PwC’s legal team has released a new paper on preparations for the GDPR, finding that technology is often the missing link. The paper covers the technology reasons behind why data protection law exists; transitioning to GDPR & the tech it requires; and what organisations should be doing now.
The principal contention of the White Paper is that data controllers and processors who are engaged in the design, build and delivery of GDPR programmes should re-examine and rebalance their priorities, in order to deliver the best possible technology environment for personal data before the GDPR comes into force in May 2018.
As part of this rebalancing exercise, they should:
Critically examine whether they have enough time, space and resources in their programmes to deliver what is required in their technology stacks by May 2018. As part of this process they should consider performing a technology functionality gap analysis, whereby the operational performance of technology is tested against the requirements of (1) the data protection principles, (2) the data subject rights and (3) the programme build requirements described in the GDPR.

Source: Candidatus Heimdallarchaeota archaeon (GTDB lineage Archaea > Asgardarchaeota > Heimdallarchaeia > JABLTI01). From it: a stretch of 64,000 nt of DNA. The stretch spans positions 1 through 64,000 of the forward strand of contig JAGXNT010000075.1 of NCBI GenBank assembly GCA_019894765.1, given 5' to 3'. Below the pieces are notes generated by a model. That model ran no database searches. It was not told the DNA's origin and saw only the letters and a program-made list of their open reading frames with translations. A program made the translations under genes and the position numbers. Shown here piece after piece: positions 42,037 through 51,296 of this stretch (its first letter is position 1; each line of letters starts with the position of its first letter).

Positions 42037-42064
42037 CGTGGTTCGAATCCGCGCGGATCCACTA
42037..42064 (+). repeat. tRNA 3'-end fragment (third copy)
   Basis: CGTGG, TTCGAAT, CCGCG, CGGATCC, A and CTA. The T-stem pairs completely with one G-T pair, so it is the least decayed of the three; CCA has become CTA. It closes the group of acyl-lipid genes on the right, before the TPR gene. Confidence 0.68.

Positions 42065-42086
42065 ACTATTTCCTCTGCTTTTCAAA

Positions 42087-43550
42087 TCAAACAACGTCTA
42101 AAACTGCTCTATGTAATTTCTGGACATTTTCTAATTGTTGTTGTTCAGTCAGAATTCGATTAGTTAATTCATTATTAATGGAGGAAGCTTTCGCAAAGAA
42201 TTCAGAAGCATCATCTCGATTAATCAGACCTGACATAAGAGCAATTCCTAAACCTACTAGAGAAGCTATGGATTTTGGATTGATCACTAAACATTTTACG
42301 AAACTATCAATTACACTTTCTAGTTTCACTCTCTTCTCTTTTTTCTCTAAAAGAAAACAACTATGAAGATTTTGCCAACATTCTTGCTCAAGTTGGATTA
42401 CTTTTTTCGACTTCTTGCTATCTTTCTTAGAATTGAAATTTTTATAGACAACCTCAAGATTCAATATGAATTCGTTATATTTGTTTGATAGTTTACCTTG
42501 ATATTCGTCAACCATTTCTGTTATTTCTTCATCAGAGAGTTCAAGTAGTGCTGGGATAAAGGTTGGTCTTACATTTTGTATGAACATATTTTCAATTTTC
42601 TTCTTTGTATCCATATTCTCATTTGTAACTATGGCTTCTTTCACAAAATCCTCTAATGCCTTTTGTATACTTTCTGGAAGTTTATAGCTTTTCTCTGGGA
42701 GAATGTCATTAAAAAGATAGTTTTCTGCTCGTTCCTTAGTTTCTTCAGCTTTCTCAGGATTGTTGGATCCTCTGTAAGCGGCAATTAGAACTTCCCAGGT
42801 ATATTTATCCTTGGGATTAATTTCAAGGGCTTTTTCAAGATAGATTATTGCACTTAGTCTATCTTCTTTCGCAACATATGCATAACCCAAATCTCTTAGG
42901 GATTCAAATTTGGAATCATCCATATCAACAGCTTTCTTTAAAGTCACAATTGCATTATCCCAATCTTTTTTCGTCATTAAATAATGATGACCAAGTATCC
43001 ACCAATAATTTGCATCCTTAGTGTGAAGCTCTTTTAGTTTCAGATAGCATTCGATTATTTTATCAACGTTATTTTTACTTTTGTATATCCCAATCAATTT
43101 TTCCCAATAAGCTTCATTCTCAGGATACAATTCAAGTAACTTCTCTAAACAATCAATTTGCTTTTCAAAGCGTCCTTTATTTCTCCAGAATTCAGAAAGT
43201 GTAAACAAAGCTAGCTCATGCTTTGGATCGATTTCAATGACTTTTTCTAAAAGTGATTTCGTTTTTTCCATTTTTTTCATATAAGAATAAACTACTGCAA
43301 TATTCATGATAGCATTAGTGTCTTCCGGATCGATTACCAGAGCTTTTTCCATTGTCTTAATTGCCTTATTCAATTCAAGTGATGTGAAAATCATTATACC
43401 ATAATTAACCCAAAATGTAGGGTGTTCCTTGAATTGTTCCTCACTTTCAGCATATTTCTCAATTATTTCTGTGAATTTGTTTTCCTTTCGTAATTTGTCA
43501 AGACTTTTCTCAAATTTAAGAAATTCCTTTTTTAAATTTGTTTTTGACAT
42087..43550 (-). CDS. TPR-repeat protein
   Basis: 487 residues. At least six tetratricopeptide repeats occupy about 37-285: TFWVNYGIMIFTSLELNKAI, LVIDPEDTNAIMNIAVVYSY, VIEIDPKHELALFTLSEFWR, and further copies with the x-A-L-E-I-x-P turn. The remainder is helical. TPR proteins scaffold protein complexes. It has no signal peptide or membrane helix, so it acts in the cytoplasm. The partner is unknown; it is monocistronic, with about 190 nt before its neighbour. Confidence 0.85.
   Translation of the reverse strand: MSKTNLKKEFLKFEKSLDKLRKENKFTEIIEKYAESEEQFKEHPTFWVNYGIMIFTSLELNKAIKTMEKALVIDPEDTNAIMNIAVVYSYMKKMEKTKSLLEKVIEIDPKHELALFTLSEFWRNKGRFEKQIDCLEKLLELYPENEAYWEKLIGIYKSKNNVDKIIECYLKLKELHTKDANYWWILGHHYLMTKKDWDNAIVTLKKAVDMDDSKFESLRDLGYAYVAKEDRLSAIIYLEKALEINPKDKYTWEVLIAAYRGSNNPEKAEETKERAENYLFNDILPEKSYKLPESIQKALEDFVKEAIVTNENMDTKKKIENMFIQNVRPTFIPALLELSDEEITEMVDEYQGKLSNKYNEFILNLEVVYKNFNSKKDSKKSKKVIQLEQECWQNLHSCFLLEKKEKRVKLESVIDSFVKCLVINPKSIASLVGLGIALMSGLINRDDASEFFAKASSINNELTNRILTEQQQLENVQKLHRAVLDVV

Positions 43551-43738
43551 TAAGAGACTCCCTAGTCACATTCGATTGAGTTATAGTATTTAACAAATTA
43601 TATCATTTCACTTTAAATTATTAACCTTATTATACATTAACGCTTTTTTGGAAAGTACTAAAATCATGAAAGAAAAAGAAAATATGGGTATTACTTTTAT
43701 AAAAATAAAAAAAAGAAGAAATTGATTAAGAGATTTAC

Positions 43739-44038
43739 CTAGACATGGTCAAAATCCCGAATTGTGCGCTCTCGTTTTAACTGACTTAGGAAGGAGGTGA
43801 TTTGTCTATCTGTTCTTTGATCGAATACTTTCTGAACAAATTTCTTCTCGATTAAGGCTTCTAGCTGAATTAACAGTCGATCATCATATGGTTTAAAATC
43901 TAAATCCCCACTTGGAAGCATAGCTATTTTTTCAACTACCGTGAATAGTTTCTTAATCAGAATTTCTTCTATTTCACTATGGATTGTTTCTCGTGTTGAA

Perform a risk and cost-benefit analysis, whereby the operational risks to personal data and the legal and reputational risks to the controller or processor of data protection failure are weighed against the feasibility issues associated with delivering technology change, such as the lead time required to source, procure, install and test new technology. Central to this exercise is an understanding of the nature of the technology market and the consensus of professional opinion on what ‘good’ looks like.
Want to know more? You can download the paper here: http://www.pwc.co.uk/legal/pdf/technologys-role-in-data-protection-the-missing-link-gdpr-transformation.pdf
Or call PwC cybersecurity partner Stewart Room (pictured) on 07711 588978.